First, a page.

An ounce of prevention.... : what are the returns? 2nd ed.
Published Date:September 1977
Corporate Authors:Centers for Disease Control and Prevention (U.S.). Epidemiology Program Office. Division of Prevention Research and Analytic Methods. ; Centers for Disease Control and Prevention (U.S.). Office of the Director. Office of Program Planning and Evaluation. ;
Description:Introduction -- Bicycle-related head injuries -- Breast cancer -- Cervical cancer – Childhood injury -- Childhood lead poisoning -- Childhood vaccine-preventable diseases -- Colorectal cancer -- Coronary heart disease -- Dental caries and water fluoridation -- Diabetic retinopathy -- Influenza among elderly persons -- HIV/AIDS transmission -- Low birth weight -- Neural tube defects -- Perinatal hepatitis B -- Pneumococcal pneumonia – Sexually transmitted disease-related infertility -- Sickle cell anemia in newborns -- Smoking -- Tuberculosis – References -- Appendix.
In 1996, the Centers for Disease Control and Prevention (CDC) celebrated its first half century of working to safeguard the nations health. While specific health threats have changed over time, the fundamental challenge remains the same. CDC strives to improve the quality of people's lives by preventing disease, injury, and disability through collaboration with public and private partners throughout the world.
As the nation's prevention agency, CDC seeks not only to improve health, but to do so in economically responsible ways. In times of limited human and financial resources, public health efforts should focus on areas that yield the most benefit for our investment. Many prevention interventions, particularly at the community levels, are excellent strategies for promoting good health at a reasonable cost. A standardized approach to evaluating the economic impact of public health programs and policies is vital for obtaining comparable information.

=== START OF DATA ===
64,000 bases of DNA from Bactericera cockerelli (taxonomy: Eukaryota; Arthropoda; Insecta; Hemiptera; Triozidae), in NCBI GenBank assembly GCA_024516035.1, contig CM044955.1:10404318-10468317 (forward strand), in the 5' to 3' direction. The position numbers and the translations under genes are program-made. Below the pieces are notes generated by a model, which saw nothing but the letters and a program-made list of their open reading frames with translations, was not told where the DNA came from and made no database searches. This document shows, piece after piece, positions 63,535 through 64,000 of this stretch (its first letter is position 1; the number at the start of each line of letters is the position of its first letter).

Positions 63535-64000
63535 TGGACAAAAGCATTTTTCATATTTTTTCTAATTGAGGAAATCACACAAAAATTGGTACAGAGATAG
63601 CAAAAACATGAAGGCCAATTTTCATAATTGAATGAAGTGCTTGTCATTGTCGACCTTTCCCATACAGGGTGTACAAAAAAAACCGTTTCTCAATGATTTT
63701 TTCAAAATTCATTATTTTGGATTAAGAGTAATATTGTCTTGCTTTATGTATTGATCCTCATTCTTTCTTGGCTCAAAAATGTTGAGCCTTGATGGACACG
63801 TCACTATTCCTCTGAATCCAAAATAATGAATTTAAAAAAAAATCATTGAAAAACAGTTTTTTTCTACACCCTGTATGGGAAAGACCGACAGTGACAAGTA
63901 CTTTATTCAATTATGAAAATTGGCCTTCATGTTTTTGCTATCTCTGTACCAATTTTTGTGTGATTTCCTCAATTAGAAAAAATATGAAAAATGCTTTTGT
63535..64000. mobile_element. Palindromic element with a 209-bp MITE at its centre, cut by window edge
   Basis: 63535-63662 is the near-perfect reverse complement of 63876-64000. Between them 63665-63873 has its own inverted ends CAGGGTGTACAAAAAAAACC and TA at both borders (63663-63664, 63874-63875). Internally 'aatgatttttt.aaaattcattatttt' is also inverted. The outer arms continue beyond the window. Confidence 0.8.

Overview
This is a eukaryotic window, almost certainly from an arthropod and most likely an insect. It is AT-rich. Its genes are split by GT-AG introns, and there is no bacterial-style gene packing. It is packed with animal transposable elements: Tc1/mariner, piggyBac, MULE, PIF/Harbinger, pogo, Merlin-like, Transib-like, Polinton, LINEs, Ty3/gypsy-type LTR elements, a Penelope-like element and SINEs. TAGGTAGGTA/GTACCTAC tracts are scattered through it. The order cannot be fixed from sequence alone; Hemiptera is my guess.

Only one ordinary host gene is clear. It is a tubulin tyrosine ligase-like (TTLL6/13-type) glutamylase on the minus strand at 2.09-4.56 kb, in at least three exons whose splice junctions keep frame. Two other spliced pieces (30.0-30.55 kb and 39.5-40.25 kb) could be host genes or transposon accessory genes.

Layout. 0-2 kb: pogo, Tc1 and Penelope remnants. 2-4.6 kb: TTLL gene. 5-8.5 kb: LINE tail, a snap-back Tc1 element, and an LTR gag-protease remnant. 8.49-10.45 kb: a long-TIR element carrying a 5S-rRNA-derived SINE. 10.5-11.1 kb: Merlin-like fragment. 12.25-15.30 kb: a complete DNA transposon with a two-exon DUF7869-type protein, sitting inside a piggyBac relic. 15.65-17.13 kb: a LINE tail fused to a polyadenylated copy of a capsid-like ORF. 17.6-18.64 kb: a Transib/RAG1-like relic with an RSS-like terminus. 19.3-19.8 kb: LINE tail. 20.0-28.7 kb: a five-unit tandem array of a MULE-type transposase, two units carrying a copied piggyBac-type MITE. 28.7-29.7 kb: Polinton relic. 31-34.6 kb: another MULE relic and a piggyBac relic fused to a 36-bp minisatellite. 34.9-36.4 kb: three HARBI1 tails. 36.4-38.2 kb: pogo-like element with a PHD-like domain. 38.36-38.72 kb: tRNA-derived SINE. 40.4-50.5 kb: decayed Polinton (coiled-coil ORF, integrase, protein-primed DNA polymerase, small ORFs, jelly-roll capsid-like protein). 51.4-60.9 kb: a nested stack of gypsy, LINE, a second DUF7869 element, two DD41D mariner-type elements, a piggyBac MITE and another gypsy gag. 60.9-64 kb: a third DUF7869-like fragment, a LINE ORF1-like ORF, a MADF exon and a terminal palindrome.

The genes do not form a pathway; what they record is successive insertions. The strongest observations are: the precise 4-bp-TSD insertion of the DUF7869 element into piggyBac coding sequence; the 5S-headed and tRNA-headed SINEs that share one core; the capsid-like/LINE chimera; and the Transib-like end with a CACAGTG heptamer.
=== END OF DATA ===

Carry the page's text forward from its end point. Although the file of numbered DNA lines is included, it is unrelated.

Prevention effectiveness research provides a sound economic perspective for guiding public health decision making and resource allocation. Few things of benefit to society are either truly cost saving or free. For example, the maintenance of a national defense system costs billions of dollars; it is in place because the resulting security is deemed worth that cost. Similarly, public health should be held to the appropriate investment standard of reaping reasonable benefits as a result of the money expended.
All of the health interventions presented here contribute to people leading longer, healthier lives, and often result in considerable financial savings. Some childhood vaccines, for example, generate a savings of up to $29 in direct medical costs for every dollar spent. Other interventions, such as yearly mammograms, carry a net cost, but are still considered cost-effective because they provide reasonable value for the money invested.
For each prevention strategy in this publication, the following information is presented: the impact of the related disease, injury, or disability on U.S. society; the prevention strategies and their effectiveness; the costs incurred due to the disease, injury, or disability; and the cost-effectiveness of the intervention. While articles were selected based upon an extensive search and rigorous evaluation, the information presented here is limited by the methods, assumptions, and accuracy of the original research. The reader is referred to the Appendix for a description of the assumptions and variables of the articles citing cost-effectiveness data. Original publications should be consulted when a more thorough understanding is needed. Similarly, many of the studies cited were conducted in selected populations, and caution needs to be exercised in generalizing the findings. Clearly, continued research is essential to demonstrate the effectiveness and value of these and other public health strategies.
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